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The question of dosage is often confused by the variation in the source of the hallucinogenic mushroom species which is consumed. It has been suggested by an Australian physician that the general public in Australia, as well as members of its drug using subculture,
CATTLE AS A POSSIBLE DISPERSAL MECHANISM FOR PSYCHOACTIVE DUNG FUNGI
One may ask the question, "how did these mushrooms arrive in Australia and New Zealand?" Well some species may be endemic,that is, they were already there naturally. Other species such as the above described dung-inhabiting mushrooms most likelyappeared after the introduction of cattle on the subcontinent.The first livestock to arrive in Australia were brought from the Cape of Good Hope in1788, and included 2 bulls and 5 cows, along with other domesticated farm animals. Byl803, the government owned approximately 1800 cattle, most of which were importedfrom the Cape, Calcutta, and the west coast of America. It was during this period thatsome of the visionary mushrooms mentioned in this field guide probably first appeared inAustralia (Unsigned, 1973). According to Australian mycologist John Burton Cleland(1934), "fungi growing in cow or horse-dung and confined to such habitats, must in thecase of Australia, all belong to introduced species". It is believed to have been the SouthAfrican dung beetle which may have actually spread the spores. According to Englishmycologist Roy Watling of the Royal Botanic Gardens in Glasgow, Scotland, "it must beremembered that fungi can change substrate preferences and there are coprophilousfungi on kangaroo droppings etc." Some mycologists who have studied the "magicmushrooms" in Australia and NZ claim that the "use of P. cubensis as a recreational drugtends to confirm the belief that some farmers in early times may have added one or two basidiomes gilled mushrooms to a mealto liven it up and still do Margot & Watling, 1981)."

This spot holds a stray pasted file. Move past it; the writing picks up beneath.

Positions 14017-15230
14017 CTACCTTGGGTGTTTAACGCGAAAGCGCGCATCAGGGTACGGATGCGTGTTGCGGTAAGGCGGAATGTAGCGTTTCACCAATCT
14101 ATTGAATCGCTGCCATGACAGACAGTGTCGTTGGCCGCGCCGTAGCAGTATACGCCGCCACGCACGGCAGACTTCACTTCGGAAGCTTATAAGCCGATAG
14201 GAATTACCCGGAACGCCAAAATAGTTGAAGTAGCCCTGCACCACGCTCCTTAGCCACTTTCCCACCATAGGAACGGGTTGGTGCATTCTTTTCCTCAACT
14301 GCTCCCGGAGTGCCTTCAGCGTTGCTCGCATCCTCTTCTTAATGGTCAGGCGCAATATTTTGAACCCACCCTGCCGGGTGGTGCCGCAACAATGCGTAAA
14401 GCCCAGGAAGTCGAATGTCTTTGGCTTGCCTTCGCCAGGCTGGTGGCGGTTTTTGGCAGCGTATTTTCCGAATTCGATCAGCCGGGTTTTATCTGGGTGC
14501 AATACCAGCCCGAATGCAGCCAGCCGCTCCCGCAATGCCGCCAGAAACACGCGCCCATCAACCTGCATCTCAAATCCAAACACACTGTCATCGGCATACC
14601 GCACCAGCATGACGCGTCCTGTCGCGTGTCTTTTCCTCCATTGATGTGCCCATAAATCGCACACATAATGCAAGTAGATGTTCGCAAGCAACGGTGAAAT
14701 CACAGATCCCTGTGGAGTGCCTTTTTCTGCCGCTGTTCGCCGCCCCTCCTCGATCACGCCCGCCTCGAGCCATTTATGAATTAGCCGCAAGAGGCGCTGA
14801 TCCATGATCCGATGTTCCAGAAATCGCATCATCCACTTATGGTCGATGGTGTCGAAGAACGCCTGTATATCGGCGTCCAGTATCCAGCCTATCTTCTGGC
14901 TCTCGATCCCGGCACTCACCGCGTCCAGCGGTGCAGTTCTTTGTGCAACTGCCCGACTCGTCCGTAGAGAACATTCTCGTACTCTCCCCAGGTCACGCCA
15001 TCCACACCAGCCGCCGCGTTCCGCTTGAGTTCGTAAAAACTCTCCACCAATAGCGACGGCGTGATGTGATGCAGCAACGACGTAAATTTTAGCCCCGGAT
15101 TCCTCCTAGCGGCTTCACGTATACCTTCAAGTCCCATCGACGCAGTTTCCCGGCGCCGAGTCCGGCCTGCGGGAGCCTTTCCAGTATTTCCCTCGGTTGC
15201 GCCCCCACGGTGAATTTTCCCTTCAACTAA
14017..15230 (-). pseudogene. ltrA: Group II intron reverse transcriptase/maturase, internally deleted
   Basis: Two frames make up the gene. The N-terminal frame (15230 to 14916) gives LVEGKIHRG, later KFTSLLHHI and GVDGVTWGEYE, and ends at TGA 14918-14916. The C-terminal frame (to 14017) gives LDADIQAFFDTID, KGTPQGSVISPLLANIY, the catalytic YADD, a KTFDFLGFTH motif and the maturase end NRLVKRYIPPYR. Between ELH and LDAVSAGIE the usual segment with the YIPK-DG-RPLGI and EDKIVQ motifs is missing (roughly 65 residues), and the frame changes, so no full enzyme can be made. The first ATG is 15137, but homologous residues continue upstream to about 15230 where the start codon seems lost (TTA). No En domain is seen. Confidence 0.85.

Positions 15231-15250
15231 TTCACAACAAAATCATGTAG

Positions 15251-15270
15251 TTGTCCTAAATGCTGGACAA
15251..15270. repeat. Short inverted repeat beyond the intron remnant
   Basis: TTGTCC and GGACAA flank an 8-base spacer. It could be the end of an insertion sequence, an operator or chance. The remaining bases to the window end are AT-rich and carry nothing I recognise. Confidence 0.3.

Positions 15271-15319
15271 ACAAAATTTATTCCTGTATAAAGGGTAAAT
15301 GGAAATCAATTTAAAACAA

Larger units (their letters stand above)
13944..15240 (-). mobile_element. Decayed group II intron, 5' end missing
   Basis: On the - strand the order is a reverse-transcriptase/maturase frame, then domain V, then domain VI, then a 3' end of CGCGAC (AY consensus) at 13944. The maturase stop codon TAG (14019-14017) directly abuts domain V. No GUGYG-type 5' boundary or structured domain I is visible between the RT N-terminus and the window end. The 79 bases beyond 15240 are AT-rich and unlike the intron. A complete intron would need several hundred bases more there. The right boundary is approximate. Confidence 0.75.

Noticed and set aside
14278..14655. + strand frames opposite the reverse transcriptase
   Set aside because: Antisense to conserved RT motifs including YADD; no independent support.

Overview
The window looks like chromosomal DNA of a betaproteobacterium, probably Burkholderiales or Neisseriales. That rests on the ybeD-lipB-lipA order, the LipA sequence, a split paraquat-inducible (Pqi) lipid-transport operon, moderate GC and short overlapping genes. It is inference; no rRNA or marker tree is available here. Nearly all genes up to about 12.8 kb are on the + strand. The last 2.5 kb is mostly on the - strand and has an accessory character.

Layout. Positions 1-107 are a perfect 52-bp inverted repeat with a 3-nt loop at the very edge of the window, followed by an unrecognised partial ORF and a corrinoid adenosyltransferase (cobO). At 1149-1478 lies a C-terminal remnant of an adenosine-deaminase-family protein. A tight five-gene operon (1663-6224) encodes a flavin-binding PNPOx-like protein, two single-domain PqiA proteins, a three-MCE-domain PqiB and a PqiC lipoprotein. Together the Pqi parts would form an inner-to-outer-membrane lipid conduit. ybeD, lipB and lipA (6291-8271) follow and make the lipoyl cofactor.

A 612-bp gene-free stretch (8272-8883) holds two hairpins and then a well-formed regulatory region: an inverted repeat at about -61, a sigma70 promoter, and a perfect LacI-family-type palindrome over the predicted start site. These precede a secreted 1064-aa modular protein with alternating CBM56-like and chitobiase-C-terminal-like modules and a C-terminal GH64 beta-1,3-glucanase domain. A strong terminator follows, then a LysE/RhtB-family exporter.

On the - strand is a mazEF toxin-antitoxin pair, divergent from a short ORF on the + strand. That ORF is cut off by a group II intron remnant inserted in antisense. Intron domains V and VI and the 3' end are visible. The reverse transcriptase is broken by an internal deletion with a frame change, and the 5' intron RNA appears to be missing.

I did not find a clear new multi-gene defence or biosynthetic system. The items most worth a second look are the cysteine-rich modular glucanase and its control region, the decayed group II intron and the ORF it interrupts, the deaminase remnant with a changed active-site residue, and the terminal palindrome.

This document provides complete directions for cultivating psilocybin Dosages for Psilocybe australiana Guzmán & Watling, Psilocybe eucalypta Guzmán & Existing evidence indicates that man in the Old World —Europe, Asia, Africa, and Australia—has made less use of native plants and shrubs for their hallucinogenic properties than has man in the New World. There is little reason to believe that the vegetation of one half of the globe is poorer or richer in species with hallucinogenic properties than the other half. Why, then, should there be such disparity? Has man in the Old World simply not discovered many of the native hallucinogenic plants? Are some of them too toxic in other ways to be utilized? Or has man in the Old World been culturally less interested in narcotics? We have no real answer. But we do know that the Old World has fewer known species employed hallucinogenically than does the New World: compared with only 15 or 20 species used in the Eastern Hemisphere, the species used hallucinogenically in the Western Hemisphere number more than 100! Yet some of the Old World hallucinogens today hold places of primacy throughout the world. Cannabis, undoubtedly the most widespread of all the hallucinogens, is perhaps the best example. The several solanaceous ingredients of medieval witches' brews—henbane, nightshade, belladonna, and mandrake—greatly influenced European philosophy, medicine, and even history for many years. Some played an extraordinarily vital religious role in the early Aryan cultures of northern India. The role of hallucinogens in the cultural and social development of many areas of the Old World is only now being investigated. At every turn, its exte